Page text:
A slight tug on thread of this accusation reveals the feverish alternate universe of racial resentment in which some conservatives seem to reside. It's not just that they casually accuse the president and the attorney general of being "allies" with a black hate group, it's the implication that there was some political benefit to this relationship, as though the black community as a whole is somehow deeply moved by the NBPP's racial hatred, and the narrowing of the case represents a kind of quid pro quo. We're supposed to believe that without the racist rhetoric of the New Black Panther Party, black people would never have been motivated to go to the polls for Barack Obama? That black separatism has some broad mainstream appeal among African-Americans? This gets more disgusting the more one thinks about it, which is why conservatives rarely go beyond mere implication.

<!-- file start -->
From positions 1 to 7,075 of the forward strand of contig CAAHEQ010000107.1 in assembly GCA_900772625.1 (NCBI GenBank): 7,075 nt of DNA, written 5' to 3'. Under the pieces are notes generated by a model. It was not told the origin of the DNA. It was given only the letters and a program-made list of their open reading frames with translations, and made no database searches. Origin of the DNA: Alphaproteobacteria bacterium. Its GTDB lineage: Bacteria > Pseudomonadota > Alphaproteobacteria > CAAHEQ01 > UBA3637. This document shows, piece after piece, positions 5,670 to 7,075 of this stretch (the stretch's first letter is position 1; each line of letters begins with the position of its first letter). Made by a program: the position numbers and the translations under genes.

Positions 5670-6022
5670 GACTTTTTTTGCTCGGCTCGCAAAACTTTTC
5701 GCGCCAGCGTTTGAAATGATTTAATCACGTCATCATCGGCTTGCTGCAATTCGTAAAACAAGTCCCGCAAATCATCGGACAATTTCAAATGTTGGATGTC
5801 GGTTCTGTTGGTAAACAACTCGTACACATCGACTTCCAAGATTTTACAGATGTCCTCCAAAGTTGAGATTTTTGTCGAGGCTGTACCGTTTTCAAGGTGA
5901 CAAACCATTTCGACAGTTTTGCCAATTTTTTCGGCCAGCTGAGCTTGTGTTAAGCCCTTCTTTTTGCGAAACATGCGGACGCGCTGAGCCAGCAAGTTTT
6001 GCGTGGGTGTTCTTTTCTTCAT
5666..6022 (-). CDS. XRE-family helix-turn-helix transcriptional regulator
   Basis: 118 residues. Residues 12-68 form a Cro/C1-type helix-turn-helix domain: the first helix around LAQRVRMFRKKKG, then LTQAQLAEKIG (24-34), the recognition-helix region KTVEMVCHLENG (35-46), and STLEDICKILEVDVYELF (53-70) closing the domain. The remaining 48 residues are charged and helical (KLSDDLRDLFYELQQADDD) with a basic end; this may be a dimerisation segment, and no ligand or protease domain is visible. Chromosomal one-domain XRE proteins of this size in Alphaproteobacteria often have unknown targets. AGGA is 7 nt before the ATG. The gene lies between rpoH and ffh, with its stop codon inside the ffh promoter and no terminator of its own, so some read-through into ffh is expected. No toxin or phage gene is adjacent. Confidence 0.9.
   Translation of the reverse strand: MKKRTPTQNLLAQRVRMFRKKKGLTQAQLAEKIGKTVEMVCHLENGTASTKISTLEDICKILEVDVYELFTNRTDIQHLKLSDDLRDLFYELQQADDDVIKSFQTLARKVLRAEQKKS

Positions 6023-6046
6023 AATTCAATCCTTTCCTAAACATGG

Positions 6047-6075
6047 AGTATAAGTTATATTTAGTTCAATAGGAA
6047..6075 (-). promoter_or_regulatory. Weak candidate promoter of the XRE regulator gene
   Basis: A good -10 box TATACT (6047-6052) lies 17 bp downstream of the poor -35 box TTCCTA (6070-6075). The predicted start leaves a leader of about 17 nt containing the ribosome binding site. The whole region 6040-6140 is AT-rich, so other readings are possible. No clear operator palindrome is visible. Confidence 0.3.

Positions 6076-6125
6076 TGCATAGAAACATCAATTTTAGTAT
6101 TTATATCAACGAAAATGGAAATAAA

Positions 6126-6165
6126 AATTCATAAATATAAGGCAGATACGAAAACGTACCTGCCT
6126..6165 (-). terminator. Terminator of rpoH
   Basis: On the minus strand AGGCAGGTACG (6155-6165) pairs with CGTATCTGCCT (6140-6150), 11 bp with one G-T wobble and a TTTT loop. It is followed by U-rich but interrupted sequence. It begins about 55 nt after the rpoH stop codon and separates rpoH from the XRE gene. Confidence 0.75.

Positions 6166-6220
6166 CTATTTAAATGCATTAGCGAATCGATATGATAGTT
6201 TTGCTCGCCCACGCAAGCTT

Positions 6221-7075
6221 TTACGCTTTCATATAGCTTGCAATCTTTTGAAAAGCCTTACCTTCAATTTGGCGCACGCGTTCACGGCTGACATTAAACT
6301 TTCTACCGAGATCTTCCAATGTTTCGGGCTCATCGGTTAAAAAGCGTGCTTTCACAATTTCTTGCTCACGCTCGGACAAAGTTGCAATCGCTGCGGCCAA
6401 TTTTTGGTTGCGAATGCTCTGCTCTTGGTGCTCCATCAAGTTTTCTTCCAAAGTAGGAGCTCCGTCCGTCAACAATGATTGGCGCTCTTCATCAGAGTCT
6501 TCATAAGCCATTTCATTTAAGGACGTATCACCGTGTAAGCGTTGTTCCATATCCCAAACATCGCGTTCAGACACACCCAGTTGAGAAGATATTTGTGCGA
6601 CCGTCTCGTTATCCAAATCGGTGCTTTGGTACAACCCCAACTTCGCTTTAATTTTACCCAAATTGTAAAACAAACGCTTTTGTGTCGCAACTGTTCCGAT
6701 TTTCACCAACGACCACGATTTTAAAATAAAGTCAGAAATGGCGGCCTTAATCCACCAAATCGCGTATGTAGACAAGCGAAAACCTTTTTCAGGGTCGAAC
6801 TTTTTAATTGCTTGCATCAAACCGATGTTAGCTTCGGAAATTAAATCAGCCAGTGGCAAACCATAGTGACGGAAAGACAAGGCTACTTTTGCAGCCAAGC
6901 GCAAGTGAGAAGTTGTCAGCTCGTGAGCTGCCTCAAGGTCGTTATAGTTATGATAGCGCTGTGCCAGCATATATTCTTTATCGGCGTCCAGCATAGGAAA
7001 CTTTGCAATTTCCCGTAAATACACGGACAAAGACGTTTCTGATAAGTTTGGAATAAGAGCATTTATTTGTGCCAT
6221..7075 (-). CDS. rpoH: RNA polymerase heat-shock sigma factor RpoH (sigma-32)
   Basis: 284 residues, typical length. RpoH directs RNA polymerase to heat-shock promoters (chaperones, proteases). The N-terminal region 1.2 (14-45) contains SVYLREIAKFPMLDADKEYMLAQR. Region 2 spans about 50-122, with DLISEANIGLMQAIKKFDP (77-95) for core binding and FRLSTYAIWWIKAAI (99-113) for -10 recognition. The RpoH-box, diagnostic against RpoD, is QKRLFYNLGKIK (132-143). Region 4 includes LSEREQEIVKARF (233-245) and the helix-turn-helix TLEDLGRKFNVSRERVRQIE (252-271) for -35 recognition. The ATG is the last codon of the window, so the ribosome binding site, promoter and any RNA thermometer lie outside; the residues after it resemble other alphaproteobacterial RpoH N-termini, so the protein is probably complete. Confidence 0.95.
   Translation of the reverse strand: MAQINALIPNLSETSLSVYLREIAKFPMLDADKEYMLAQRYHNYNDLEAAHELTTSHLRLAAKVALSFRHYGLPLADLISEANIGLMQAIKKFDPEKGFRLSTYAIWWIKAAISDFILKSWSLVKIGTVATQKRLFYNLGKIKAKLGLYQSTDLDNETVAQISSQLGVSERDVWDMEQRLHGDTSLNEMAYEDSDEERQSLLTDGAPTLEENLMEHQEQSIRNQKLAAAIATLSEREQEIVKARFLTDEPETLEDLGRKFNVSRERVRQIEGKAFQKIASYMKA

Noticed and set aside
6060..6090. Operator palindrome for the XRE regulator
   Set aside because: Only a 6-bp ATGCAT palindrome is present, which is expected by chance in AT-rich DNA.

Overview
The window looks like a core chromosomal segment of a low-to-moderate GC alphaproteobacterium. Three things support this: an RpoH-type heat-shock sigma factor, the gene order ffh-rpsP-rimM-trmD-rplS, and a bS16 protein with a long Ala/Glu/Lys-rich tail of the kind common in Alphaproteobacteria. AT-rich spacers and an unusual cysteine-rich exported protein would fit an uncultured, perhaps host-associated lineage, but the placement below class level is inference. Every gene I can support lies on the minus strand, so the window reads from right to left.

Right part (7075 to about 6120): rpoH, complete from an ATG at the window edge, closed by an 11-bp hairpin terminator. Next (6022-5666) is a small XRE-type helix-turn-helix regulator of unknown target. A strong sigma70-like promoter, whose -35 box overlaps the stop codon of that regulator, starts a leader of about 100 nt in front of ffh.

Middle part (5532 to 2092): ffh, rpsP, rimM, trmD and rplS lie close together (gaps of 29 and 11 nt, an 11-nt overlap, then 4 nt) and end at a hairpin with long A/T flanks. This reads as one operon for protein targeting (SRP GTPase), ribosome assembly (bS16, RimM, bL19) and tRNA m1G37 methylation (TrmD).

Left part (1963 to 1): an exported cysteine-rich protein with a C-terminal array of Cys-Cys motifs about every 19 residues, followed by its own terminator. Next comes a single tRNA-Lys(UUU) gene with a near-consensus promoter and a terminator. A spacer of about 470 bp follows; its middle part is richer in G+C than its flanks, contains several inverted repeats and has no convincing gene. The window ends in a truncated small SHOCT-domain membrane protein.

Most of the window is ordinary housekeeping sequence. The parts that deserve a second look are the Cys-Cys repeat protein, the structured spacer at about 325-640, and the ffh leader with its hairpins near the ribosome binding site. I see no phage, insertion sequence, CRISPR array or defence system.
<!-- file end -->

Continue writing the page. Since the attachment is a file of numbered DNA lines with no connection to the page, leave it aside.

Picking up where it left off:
As to whether or not there is "colorblind" enforcement of civil rights laws, I find the use of the term in this context, by both liberals and conservatives, to be a symptom of America's near-pathological affinity for political correctness. The Civil Rights Division was created by President Dwight Eisenhower in order to ensure that the federal government could enforce the civil rights of black Americans in the South during Jim Crow. There's no question that civil rights laws cover Americans of all backgrounds -- and indeed, the voting section under Obama has intervened on behalf of white voters. But civil rights enforcement can't be anymore "race-neutral" than our own society or history. Ensuring that people's rights are protected regardless of race can't actually be achieved through color-blindness.